We have been working on improving the experience of our students at Pitt Law. We began by asking our students questions through surveys in order to understand their experiences through their own perspectives. Using this understanding, we are designing, implementing, and evaluating targeted, tailored, well-timed interactive activities to foster greater psychological resilience and engagement in our students, as well as informing faculty and administrators about the psychological factors that impact student success and well-being.
We use the framing of “mindsets” broadly to guide our work with students and faculty. Mindset is a psychological term that refers to the set of rules and heuristics that we use to make meaning of the events in our lives, and our place in the world. A well-known example of this work, pioneered by Dr. Carol Dweck, is focused on the mindsets of intelligence. Dweck’s work has shown that people will tend to harbor perceptions that intelligence is either an innate and fixed personal quality (known as fixed mindset), or as a set of malleable qualities that can be strengthened (known as a growth mindset). However, mindsets can be expanded to capture any set of attributional patterns that consistently impact the meaning that students infer from their experiences, which consequently also impacts their level of engagement.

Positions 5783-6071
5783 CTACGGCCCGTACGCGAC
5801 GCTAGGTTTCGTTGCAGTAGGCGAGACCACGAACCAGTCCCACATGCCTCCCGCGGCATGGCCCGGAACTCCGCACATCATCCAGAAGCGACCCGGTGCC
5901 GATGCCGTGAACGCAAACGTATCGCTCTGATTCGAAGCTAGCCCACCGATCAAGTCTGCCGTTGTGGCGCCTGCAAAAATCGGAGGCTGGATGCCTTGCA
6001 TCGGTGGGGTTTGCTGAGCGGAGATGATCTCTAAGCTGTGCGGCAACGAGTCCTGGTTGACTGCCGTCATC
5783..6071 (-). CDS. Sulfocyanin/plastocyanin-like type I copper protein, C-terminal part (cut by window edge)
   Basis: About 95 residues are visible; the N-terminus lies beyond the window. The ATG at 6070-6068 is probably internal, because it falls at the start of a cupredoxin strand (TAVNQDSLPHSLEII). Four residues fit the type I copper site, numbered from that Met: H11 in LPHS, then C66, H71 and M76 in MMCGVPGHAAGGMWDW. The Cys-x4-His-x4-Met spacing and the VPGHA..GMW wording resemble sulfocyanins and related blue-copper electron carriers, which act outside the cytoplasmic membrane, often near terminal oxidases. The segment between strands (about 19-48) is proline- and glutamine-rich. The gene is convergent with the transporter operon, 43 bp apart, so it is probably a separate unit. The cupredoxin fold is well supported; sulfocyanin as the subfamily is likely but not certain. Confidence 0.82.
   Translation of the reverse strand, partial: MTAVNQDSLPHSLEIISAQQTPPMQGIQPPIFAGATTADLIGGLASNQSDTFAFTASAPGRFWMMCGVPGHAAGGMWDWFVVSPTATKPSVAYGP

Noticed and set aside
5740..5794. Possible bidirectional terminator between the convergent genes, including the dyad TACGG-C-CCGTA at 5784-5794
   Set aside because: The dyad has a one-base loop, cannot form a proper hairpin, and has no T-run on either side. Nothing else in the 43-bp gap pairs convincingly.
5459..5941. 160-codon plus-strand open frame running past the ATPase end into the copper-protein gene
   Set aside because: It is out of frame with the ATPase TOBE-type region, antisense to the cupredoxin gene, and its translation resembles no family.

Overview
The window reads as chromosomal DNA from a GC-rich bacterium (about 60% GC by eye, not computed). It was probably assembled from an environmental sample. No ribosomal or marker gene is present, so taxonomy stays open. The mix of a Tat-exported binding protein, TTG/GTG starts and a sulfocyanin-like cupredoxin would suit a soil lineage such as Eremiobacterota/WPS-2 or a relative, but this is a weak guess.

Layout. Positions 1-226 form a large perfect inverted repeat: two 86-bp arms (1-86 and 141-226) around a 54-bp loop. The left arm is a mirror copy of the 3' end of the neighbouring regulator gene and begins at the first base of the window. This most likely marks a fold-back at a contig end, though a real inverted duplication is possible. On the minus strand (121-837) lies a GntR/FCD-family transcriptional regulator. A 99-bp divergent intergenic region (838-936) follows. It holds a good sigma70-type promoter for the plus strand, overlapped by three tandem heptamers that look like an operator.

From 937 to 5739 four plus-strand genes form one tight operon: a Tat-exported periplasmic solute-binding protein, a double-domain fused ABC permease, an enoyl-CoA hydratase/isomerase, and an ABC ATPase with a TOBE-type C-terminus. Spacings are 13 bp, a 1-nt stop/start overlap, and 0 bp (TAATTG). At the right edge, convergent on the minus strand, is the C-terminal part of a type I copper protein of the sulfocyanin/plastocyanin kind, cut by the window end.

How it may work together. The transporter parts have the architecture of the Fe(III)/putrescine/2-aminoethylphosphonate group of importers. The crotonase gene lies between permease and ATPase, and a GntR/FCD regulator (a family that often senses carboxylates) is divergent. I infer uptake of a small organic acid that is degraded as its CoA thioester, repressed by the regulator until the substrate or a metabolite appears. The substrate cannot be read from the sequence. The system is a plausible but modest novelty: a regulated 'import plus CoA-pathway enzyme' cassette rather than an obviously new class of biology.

The secret to designing an effective program is to first identify the areas of greatest potential student concerns. As such, the process of identifying these concerns becomes part of the solution. That is, the deep work that goes into understanding the student experience is the basis for any subsequent work with students, faculty, and administrators.
As an illustration of this process at Pitt Law, for several years in a row, we have surveyed our incoming first-year law students at orientation to get a sense of how they were feeling about law school at that moment. The survey has indicated that in the initial weeks of school, our students express a high degree of uncertainty about their performance potential and whether they belong in law school. At the end of the year last year, we examined these same students’ performances, considering whether their perceptions, as they began law school, correlated with their performance during the year.
Our initial survey contained questions designed to help students begin to process their feelings and think through their mindsets. This, in itself, was a kind of intervention. We conducted focus groups and further surveys with first-year students. We also conducted focus groups with our second and third-year teaching assistants to gain an understanding of what their first-year experiences of law school were like. We learned during those focus groups that our second- and third-year students were struggling with some of the same issues as our first-year students, along with other issues such as questions around professional identity and future employment. We also learned that just giving these students a chance to talk about their worries and experiences, and to be listened to by engaged faculty members, was helpful to them.